Swanson’s (Her Every Fear, 2017, etc.) fourth suspense novel once again offers a bleakly idyllic setting, an intricate plot, and, à la Patricia Highsmith, remorseless sociopathic villainy.
Just before college graduation, Harry Ackerson is summoned home abruptly. His father, not quite 50, has died, presumably from a fall during a cliffside walk. Harry arrives in coastal Maine, where he’s consoled and fussed over by his young stepmother, who, at 35, is exactly halfway between Harry’s age and his father's. Harry isn’t sure what to make of Alice, an “otherworldly” beauty whom he doesn’t know well; his father, a secondhand bookseller, left New York to open a second location here just a few years ago, and he married his realtor. Soon the police tell Harry they think his father might have been murdered, and the enigmatic Alice, whose clear seductive interest Harry finds both provocative and suspicious, points toward the husband of a female bookstore employee who was, she reports, carrying on an affair with her husband. Meanwhile, at the funeral, Harry spots a lovely young woman he can’t place. She claims at first, not persuasively, to have impulsively moved to Maine from Manhattan, where she lived near the elder Ackerson’s shop, but Harry—again, both skeptical and smitten—recognizes that she’s more entangled with his father than she’s let on. Pinched between two women he desires but can’t trust, Harry tries to unravel the mystery. Swanson neatly intercuts chapters that fill in Alice’s troubled and troubling youth, but he too insistently invokes Lolita, a dangerous point of comparison not only because he can’t match Nabokov’s magisterial prose, but because it’s impossible to take on the notorious psychopathy at that book’s heart without having something of its author’s command of tone and empathy.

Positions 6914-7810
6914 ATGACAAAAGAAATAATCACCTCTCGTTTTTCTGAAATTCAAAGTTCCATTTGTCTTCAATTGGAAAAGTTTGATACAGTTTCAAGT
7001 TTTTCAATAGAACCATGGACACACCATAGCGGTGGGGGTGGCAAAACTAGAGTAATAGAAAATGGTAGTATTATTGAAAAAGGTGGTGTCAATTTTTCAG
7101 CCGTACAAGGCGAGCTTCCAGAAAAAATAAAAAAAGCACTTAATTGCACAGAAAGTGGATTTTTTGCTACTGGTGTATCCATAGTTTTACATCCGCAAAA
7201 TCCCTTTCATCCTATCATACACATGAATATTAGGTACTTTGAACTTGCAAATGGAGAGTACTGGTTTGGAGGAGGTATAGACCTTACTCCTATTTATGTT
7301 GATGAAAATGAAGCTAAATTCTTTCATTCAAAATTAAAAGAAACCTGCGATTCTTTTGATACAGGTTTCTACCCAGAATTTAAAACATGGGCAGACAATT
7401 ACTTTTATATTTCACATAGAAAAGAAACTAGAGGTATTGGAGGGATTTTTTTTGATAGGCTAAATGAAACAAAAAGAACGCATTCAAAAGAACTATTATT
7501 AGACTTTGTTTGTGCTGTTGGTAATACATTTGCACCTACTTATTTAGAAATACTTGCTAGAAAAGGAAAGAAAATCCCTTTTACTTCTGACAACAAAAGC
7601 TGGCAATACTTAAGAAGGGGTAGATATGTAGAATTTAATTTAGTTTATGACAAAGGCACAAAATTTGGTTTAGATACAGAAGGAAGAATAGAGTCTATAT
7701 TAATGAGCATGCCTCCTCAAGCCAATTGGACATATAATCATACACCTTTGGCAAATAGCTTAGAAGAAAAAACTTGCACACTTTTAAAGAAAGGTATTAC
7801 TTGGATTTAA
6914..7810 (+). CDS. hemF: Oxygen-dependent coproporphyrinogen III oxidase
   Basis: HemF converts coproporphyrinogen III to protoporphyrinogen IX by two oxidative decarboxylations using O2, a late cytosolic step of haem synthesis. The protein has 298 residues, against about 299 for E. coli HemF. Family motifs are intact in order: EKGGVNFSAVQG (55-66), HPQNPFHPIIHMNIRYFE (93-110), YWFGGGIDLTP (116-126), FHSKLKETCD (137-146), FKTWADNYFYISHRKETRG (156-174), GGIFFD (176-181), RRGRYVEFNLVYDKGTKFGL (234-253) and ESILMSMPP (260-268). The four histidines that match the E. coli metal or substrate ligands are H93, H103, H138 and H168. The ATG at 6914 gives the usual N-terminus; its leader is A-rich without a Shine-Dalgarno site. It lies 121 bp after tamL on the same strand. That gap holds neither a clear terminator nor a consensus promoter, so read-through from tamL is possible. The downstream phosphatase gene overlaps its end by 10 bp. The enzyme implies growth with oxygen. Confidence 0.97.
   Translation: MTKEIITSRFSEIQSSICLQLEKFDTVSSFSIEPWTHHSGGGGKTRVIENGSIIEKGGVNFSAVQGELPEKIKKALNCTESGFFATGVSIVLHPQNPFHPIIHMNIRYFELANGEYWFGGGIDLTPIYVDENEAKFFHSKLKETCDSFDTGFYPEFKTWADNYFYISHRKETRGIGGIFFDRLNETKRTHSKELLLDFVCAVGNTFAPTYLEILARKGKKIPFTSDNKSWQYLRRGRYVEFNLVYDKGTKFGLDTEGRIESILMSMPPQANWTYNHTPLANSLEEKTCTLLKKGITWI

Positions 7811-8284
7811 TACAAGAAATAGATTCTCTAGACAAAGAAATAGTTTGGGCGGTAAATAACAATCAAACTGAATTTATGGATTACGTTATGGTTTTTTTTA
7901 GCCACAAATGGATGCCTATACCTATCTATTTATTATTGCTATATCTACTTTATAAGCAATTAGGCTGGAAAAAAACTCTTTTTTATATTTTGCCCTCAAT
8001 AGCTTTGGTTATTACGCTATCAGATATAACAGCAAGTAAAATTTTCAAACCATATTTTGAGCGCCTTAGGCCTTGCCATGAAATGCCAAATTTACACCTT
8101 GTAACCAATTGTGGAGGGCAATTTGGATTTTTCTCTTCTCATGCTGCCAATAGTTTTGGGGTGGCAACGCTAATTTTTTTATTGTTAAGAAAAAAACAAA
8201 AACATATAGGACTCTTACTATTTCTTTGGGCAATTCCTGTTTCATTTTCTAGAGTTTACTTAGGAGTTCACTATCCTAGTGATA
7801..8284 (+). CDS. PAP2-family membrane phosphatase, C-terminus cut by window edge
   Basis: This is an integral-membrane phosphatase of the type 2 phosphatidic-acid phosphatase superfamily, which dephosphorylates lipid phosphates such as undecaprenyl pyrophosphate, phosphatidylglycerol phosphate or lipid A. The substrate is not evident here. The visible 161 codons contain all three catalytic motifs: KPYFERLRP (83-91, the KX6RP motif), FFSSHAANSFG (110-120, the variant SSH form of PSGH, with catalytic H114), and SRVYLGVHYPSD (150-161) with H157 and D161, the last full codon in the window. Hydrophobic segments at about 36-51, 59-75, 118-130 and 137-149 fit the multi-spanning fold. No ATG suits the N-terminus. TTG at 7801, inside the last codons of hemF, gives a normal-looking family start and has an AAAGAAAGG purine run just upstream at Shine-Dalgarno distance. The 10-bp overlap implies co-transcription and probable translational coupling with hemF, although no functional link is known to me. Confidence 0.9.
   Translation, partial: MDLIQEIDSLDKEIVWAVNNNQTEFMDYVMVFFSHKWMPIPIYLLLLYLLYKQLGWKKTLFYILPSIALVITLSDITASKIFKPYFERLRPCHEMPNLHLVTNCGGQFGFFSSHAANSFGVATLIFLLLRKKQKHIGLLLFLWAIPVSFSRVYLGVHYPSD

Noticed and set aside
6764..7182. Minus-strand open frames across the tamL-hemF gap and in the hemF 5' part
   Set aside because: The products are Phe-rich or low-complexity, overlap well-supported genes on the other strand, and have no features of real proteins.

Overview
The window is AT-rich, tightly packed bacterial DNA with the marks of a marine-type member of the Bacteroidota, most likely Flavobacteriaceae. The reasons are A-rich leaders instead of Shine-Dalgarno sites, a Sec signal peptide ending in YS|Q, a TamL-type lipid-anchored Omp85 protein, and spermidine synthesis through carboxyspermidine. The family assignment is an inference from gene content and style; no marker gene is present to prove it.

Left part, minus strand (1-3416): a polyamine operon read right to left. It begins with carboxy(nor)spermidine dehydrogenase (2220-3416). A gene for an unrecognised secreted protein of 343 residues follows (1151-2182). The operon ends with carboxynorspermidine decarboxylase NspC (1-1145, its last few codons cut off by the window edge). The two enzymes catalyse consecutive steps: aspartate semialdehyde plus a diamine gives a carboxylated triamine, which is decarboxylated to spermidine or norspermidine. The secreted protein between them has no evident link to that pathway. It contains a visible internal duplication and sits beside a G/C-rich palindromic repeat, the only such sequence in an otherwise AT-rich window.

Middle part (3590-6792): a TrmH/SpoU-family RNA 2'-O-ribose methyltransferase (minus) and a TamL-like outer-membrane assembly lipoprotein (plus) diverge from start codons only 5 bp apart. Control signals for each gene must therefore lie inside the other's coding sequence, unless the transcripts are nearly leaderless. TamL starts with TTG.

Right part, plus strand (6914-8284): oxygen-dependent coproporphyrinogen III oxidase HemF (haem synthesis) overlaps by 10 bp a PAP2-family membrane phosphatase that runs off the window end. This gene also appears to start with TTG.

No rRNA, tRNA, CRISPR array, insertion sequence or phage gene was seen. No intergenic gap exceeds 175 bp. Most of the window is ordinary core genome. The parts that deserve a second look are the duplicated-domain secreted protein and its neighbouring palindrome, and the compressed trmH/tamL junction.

Swanson’s novel has the twisty plot and page-eating pace one expects from him, but it lacks the finesse and psychological acuity required to make its villains quite believable.